Using Israeli elections to understand how people make sense of democracy around the world

Using Israeli elections to understand how people make sense of democracy around the world

The Y&S Nazarian Center supported Liron Lavi's doctoral research while she was a PhD candidate at Tel Aviv University. Now Dr. Lavi returns to UCLA as a Research Fellow to pursue her investigation into how societies try to make sense of elections in Israel and across the globe.

UCLA Younes and Soraya Nazarian Center for Israel Studies, September 25, 2017 - Stories and how they help individuals make sense of their environment don’t seem like the typical areas of interest for a political scientist. But these themes are at the heart of Liron Lavi’s approach to understanding politics.

The former Visiting Graduate Researcher at the Y&S Nazarian Center for Israel Studies recently completed her PhD at Tel Aviv University, where her work focused on elections and democracy in Israel. However, her current projects look beyond her home country

One avenue of her current research focuses on the drastic shifts in narratives following the surprising results of the 2015 Israeli elections, which saw Benjamin Netanyahu defy numerous predictions by remaining in power as Prime Minister. But the other examines the 2016 U.S. presidential election, which also left many stunned.

Though both the US and Israel have very different electoral systems, Lavi is using the same theoretical model she developed in her dissertation to analyze elections in the two distinct democracies and understand the similarities in how Americans and Israelis make sense of their political environment.

“Being at UCLA has helped me explore the applicability of my construct for the United States,” she adds. “If it works here, then I can begin to look further for even more case studies to test my theory.”

A Political Upbringing

Though Lavi is expanding her research beyond Israel, her interest in politics is rooted in her experience growing up in the country. In Israel, politics wasn’t something abstract or remote for Lavi. Living in the contested Golan Heights, she learned at a young age that political decisions can have significant implications - even for people seemingly far removed from the centers of power.

Lavi and her family moved to the Golan Heights when she was six. At the time, negotiations were being held that included discussions about the future of the region. There were constant reminders of the importance of political processes. Lavi was confronted on a daily basis with people trying to make sense of the tenuous political environment.

“Because of the uncertainty of the political context, everything became infused with political meaning,” Lavi explains. “I remember even when roads were built, people would joke and talk about how we were building streets for the Syrians.”

This deep connection to politics was further fueled by Lavi’s parents who were “always listening to political shows on the radio.”

Path to Political Science

But when she finished her mandatory military service and enrolled at Tel Aviv University, her first instinct wasn’t to study political science despite her experiences growing up.

“When I first started my BA, I actually wanted to be a psychologist,” Lavi says. “But I also decided to take a few political science courses and I had some truly inspiring professors. They got me to look differently at the politics around me and that put me on a very different course.”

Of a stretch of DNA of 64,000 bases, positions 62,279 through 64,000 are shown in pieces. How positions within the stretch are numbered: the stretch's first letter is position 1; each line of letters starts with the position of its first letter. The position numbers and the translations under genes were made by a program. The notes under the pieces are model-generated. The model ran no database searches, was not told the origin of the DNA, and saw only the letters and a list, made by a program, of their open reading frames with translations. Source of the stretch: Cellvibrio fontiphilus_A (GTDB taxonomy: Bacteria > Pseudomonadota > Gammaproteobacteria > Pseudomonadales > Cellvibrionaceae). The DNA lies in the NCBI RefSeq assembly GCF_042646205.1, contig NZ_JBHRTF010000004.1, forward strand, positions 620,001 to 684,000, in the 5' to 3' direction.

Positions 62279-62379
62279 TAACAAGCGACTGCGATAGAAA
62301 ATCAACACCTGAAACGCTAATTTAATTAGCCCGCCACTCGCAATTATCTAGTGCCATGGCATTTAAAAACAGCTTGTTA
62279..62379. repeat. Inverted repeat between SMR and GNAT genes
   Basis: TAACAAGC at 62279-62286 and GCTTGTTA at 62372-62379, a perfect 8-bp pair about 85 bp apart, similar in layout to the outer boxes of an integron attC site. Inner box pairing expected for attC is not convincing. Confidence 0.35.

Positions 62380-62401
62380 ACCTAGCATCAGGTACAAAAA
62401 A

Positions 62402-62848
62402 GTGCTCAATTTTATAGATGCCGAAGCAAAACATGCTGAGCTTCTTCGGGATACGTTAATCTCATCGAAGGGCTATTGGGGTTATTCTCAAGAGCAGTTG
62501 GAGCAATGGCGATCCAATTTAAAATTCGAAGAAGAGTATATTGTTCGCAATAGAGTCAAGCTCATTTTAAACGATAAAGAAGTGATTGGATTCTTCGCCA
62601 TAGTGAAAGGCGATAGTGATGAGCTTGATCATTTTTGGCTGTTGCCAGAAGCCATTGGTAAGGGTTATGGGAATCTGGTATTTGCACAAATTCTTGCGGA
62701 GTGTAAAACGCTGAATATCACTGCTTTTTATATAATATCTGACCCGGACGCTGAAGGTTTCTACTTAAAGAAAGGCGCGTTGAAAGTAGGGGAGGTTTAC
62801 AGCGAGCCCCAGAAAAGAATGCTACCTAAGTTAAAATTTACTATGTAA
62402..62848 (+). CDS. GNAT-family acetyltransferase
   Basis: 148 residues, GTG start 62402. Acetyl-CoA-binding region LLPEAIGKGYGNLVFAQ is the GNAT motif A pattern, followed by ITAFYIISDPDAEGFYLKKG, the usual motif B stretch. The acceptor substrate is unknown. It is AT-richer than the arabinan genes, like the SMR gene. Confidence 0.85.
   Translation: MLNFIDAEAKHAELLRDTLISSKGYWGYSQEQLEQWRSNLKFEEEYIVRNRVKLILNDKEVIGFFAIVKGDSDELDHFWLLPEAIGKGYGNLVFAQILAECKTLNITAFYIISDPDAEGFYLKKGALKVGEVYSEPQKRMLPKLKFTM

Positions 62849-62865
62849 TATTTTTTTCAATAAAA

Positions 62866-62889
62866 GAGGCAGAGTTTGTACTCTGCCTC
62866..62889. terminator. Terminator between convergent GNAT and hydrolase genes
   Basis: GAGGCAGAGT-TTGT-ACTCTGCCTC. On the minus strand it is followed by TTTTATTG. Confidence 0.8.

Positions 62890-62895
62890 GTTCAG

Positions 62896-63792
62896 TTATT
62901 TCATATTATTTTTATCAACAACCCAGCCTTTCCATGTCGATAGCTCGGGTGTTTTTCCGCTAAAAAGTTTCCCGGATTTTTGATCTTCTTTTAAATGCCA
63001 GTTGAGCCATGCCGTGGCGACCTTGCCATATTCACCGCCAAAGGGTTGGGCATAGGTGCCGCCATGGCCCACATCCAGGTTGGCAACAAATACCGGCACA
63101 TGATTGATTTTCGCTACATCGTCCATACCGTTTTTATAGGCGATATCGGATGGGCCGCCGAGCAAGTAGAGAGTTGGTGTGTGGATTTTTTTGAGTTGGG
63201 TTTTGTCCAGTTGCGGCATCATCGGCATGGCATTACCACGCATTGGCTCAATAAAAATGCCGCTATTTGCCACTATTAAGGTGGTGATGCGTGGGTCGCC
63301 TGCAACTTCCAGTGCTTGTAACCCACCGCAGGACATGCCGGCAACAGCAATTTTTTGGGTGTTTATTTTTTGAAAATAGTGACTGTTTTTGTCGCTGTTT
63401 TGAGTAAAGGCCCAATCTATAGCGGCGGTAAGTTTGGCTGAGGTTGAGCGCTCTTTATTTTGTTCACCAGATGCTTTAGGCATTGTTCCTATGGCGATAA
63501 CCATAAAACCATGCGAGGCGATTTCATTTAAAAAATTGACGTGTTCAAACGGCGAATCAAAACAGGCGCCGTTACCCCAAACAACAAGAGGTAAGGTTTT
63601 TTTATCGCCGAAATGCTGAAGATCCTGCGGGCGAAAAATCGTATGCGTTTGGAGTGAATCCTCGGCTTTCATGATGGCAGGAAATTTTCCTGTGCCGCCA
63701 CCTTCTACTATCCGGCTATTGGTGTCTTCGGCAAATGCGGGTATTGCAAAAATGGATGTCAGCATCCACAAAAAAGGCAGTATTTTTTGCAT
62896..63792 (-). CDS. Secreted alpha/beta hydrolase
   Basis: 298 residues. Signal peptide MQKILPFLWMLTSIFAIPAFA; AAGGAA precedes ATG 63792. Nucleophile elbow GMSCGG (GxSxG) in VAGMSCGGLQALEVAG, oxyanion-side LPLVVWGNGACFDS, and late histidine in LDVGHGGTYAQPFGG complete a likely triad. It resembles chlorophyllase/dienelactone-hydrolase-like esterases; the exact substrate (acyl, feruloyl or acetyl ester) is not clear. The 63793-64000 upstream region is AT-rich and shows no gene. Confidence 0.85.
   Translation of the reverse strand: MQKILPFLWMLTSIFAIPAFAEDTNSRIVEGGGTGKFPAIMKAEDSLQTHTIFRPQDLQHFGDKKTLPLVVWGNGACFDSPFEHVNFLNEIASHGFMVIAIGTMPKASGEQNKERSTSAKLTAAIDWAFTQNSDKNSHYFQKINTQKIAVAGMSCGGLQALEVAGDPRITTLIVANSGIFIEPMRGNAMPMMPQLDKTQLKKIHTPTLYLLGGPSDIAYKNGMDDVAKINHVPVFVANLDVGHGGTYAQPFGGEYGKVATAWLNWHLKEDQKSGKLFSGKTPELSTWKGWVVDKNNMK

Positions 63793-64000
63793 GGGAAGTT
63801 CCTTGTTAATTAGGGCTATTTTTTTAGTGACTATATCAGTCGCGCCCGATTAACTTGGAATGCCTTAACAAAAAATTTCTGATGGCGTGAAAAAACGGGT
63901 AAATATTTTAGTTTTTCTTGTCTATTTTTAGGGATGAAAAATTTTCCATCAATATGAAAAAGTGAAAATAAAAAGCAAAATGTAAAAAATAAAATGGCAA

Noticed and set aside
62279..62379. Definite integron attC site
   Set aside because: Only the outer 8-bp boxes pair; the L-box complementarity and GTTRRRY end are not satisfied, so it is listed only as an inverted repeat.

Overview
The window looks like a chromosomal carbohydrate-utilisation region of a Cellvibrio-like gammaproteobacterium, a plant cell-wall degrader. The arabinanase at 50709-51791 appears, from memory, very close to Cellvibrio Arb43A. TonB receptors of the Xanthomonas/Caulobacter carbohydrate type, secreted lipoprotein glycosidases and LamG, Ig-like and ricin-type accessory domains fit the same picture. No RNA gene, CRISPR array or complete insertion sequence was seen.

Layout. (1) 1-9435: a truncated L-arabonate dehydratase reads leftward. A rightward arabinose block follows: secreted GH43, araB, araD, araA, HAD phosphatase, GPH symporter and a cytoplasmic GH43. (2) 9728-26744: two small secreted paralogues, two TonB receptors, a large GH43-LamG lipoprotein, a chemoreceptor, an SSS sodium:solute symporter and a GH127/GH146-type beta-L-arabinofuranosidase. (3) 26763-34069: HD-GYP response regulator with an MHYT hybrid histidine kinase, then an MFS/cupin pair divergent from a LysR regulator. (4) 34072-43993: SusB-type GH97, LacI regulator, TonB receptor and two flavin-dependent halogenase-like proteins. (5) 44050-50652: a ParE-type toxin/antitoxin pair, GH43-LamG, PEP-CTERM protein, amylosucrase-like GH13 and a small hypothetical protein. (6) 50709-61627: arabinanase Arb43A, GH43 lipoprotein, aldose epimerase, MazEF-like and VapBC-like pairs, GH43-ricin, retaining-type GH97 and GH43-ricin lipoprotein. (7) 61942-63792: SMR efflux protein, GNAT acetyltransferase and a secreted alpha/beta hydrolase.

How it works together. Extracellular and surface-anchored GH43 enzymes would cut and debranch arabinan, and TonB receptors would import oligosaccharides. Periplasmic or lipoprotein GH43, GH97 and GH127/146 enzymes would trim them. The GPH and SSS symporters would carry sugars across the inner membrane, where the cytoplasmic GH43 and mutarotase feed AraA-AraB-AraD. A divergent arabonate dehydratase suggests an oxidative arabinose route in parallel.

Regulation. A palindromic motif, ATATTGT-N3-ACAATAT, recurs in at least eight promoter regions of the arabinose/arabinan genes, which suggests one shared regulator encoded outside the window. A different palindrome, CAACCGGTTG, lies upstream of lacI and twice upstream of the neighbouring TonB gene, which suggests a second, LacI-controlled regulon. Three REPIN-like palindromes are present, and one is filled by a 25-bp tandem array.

Lavi completed her BA with a double major in Psychology and Political Science in 2008 and decided to continue her political science studies at the master’s level at Tel Aviv University. However, her psychology studies have played a critical role in her political science career.

“My studies in psychology have had a very important influence on my work,” Lavi underlines. “For my master’s degree, I investigated the roles that feelings of belonging and identity play in politics and today, I’m interested in the process of creating narratives, all of which have psychological aspects.”

Making Sense of Elections

While at UCLA in the Fall of 2016, Lavi submitted her dissertation for her Ph.D. at Tel Aviv University. The focus of her research was and continues to be: Israeli elections; the stories people tell about elections, their results and their consequences; and those stories’ roles in helping voters understand these exercises in democracy.

In her dissertation, Lavi specifically studied the role of time in elections. Developing a theoretical model and exploring it in eleven of the 21 elections in Israel, she sought to understand how people bring up past events and predict the future when trying to make sense of elections. Such storytelling of past, present, and future, Lavi showed, has an important role in democracy and its legitimacy.

“People are always telling stories about how they got where they are and where they will go,” Lavi explains. “This is particularly true when it comes to making sense of elections, when voters are looking back at past elections and looking forward to see what they believe the future will look like in their aftermath.”

Beyond Israel

Though Lavi’s dissertation focused on Israel and sought to understand the narratives surrounding Israeli elections, her goal is not only to investigate the democratic process in her home country, but also to establish means for interpreting elections in countries around the world.

Her current project examining the 2016 U.S. Presidential election uses data from Twitter, print media and transcripts from Fox and CNN’s reporting on the election to test whether the theoretical concept she developed based on Israeli elections can also work in the US – and beyond.

“Israel was my case study,” Lavi explains. “But what I’m really trying to do is further develop a theoretical concept that can be applied if not universally, at least to other countries with similar democratic institutions.”